Elk Grove senior hits catwalk for benefit

  • Des Plaines resident Jessica Land was one of the featured models in Hunger Knows No Season, the second annual fashion show fundraiser benefiting the Self-Help Closet & Pantry of Des Plaines.

    Des Plaines resident Jessica Land was one of the featured models in Hunger Knows No Season, the second annual fashion show fundraiser benefiting the Self-Help Closet & Pantry of Des Plaines. Courtesy of Self-Help Closet & Pantry

 
Published10/29/2008 12:02 AM

Elk Grove High School student, Jessica Land, maintains an active schedule, but she always finds time to volunteer with the Self Help Closet & Food Pantry of Des Plaines.

Nearly every Saturday morning, Land greets clients and assists them with selections from the food pantry and its clothing closet. It was a volunteer role she started with her grandfather, and now she carries on without him.

 

Earlier this month, she took time off, however, to model fashions for the agency's second annual fashion show fundraiser.

This was the second year for the event, and it drew a capacity crowd of 250 guests. They enjoyed dinner at the Casa Royale in Des Plaines, before seeing fall fashions from Coldwater Creek in Deer Park, and Carson, Pirie, Scott, in Mount Prospect.

Land was the youngest model on the runway, but she joined other volunteers in modeling casual clothes, sportswear and evening gowns.

Donna Hoffman of Des Plaines and Patty O'Brien of Mount Prospect co-chaired the event, drawing from their years working together on the "Hearts for the Homeless" event for Catholic Charities.

"There's a real need to raise money for the pantry, when donations are down," Hoffman says.

With the success of the fashion show, they raised $13,000, Hoffman says, giving them a substantial amount to draw from to keep shelves stocked.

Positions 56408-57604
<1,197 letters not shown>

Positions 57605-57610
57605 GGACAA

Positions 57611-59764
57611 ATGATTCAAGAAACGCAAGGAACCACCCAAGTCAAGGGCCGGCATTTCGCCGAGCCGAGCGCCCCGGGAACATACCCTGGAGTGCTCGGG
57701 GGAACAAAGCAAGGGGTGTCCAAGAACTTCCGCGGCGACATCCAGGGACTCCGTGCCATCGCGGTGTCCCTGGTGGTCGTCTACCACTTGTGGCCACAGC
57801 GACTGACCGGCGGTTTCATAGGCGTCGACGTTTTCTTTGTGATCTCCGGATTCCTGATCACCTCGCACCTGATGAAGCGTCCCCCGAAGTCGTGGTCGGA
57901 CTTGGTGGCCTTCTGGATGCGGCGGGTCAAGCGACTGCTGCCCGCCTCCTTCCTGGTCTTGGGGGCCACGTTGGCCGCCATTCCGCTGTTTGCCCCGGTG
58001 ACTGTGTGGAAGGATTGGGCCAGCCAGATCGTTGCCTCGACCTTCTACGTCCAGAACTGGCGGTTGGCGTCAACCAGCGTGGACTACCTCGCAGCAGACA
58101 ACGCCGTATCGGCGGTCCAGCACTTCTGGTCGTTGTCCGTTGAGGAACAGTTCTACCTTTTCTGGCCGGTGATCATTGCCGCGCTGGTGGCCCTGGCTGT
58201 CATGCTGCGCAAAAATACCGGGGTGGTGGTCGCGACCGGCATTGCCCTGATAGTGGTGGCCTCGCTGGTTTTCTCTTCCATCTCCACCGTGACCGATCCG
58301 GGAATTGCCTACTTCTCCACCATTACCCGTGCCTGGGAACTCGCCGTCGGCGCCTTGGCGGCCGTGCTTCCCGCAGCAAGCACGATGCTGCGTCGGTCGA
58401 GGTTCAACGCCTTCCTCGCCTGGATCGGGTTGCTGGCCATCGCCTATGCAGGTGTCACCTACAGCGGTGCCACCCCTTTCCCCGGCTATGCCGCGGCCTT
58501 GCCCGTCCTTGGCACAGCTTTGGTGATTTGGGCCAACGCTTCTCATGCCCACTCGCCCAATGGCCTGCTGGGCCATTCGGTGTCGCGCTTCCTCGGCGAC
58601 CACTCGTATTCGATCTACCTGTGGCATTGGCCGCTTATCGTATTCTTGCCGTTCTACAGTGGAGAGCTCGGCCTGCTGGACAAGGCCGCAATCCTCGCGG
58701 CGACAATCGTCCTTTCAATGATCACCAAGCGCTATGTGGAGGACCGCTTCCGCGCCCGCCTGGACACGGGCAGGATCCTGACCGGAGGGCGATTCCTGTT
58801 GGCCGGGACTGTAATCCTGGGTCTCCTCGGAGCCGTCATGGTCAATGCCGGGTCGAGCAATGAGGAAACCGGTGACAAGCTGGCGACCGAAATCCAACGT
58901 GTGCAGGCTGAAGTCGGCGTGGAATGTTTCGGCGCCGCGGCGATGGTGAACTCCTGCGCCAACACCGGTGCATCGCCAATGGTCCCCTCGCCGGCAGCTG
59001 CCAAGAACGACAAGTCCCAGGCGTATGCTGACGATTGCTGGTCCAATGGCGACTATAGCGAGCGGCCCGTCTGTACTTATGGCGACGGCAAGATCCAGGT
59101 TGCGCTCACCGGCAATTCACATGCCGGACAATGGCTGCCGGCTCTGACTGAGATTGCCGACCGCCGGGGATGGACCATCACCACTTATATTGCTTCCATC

"We think it's fantastic, considering it was just a $35 ticket price," Hoffman says. "Most of that was raised through raffle tickets and silent auction items, all donated by local merchants."

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Typically, the pantry serves more than 800 people each month, but this year they are seeing an increased need. Already, they have registered 25 new families, Hoffman says.

Debbie Walusiak of Des Plaines serves as director of the Self Help Closet & Food Pantry. What began in 1971 as an outreach by women at the First Congregational Church of Des Plaines, now draws widespread support across the city.

"It started in the church basement," Walusiak says. "The name was selected because the women wanted it to help migrant families better themselves, and it just stuck."

To make a donation, look for the so-called red barrels positioned at many Des Plaines businesses, city hall, grocery stores, schools and library, as well as jars for loose change area restaurants.

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